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MRI Results Predict Surgical Outcome for Cervical Myelopathy

MRIs are often used to see what's going on inside the spine. Neck pain and other symptoms from pressure on the spinal cord shows up well on an MRI. This condition is called cervical myelopathy.

Studies show that signal changes occur on MRI for patients with cervical myelopathy who have significant stenosis. Stenosis is a narrowing of the spinal canal, the opening where the spinal cord is located.

But the question is: are there other factors that are just as important as the MRI in making the decision to have surgery? Are there other factors that are more important such as age or duration of symptoms? Can we just rely on the MRI results?

In this study, researchers look to see if the signal intensity on MRIs was linked with severity of symptoms and the results of surgery for cervical myelopathy. Severity of myelopathy and improvement in symptoms were analyzed and compared to results of MRIs taken before surgery. Other factors included in the analysis were age and duration of disease. Function before and after surgery and recovery rate were also measured.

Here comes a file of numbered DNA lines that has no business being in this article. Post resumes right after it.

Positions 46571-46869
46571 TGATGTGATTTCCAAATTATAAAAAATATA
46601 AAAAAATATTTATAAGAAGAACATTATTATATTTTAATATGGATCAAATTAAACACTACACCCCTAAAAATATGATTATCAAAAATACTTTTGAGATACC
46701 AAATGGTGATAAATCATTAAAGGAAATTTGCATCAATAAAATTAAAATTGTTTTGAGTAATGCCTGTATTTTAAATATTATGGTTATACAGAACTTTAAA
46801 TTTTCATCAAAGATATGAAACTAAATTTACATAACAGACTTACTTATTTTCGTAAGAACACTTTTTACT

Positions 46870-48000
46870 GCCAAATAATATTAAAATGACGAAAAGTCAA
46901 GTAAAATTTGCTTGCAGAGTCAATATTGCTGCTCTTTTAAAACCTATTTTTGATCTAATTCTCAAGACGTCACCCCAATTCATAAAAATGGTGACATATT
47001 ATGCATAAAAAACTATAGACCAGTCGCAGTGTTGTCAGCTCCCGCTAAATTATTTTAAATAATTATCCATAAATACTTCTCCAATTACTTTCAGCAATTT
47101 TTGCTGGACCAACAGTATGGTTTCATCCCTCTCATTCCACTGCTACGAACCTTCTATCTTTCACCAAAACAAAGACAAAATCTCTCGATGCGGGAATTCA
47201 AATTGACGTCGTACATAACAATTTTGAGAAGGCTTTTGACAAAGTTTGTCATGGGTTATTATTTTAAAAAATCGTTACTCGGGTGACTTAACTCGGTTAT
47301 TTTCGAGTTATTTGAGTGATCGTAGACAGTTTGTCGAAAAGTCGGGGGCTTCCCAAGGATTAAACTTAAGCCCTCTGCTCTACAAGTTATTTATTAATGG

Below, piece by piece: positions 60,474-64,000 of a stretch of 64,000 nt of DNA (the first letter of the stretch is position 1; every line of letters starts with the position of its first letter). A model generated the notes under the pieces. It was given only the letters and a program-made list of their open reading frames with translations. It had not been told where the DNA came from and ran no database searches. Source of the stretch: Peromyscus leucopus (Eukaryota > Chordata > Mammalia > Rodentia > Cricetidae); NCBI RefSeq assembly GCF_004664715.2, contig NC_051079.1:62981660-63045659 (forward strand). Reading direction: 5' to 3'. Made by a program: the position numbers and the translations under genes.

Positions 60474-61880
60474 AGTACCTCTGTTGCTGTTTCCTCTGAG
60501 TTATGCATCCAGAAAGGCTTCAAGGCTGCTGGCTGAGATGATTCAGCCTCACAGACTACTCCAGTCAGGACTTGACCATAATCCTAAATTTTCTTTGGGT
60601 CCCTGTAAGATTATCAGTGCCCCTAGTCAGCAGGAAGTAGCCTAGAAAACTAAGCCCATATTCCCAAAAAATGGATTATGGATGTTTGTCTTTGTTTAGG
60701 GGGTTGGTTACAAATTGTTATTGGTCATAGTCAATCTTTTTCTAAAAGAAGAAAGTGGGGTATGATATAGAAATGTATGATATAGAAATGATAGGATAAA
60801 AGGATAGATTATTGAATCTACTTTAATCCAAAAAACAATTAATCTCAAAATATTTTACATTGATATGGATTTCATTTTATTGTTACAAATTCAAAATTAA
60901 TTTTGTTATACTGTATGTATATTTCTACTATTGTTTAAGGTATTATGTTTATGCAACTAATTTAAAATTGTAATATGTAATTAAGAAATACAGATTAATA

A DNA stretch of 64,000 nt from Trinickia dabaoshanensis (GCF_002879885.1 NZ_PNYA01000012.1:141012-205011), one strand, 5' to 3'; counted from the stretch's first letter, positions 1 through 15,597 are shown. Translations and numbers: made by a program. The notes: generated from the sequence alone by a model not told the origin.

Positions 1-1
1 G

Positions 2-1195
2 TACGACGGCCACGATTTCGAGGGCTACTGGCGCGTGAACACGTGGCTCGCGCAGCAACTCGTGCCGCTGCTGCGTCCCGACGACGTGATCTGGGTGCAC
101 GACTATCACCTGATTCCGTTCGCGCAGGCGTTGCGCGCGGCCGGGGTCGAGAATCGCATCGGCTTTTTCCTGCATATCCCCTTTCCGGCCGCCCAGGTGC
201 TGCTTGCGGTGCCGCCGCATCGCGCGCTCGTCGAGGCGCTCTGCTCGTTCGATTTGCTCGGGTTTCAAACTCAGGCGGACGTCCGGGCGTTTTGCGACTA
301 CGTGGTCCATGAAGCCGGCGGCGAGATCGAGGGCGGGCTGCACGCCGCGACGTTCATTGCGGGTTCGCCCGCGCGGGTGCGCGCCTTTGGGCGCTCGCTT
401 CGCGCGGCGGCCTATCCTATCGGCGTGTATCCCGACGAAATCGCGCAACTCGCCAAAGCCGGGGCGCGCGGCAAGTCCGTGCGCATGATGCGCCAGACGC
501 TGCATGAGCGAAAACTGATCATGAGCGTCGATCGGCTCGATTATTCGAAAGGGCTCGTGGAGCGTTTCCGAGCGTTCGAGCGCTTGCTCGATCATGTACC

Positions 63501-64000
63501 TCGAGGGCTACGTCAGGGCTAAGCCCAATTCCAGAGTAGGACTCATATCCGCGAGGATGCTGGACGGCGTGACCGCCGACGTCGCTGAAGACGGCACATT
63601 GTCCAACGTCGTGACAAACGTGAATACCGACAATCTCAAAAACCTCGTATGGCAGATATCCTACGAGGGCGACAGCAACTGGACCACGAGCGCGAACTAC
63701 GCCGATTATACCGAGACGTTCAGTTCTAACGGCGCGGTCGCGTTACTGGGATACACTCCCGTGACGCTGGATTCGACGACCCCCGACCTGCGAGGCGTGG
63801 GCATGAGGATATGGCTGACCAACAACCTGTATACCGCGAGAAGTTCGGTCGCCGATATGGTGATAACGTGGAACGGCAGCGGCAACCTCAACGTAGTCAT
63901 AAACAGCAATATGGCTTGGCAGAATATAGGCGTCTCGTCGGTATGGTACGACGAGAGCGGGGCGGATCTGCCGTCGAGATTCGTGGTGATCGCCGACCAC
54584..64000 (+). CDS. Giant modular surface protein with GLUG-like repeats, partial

Increased MRI signal intensity (SI) is often seen in cases of myelopathy. Of the 104 patients tested, 83 per cent had increased SI. This group was older and had their symptoms longer than the other patients. They also had poor results after surgery and a slow recovery rate.

In the future, the timing of surgery for myelopathy may be based just on MRI results. Surgery for stenosis had the best results when done early before the patients developed neurologic symptoms and disability.


Yasutsugu Yukawa, MD, et al. MR T2 Image Classification in Cervical Compression Myelopathy. In Spine. July 1, 2007. Vol. 32. No. 15. Pp. 1675-1678.

08/16/2007

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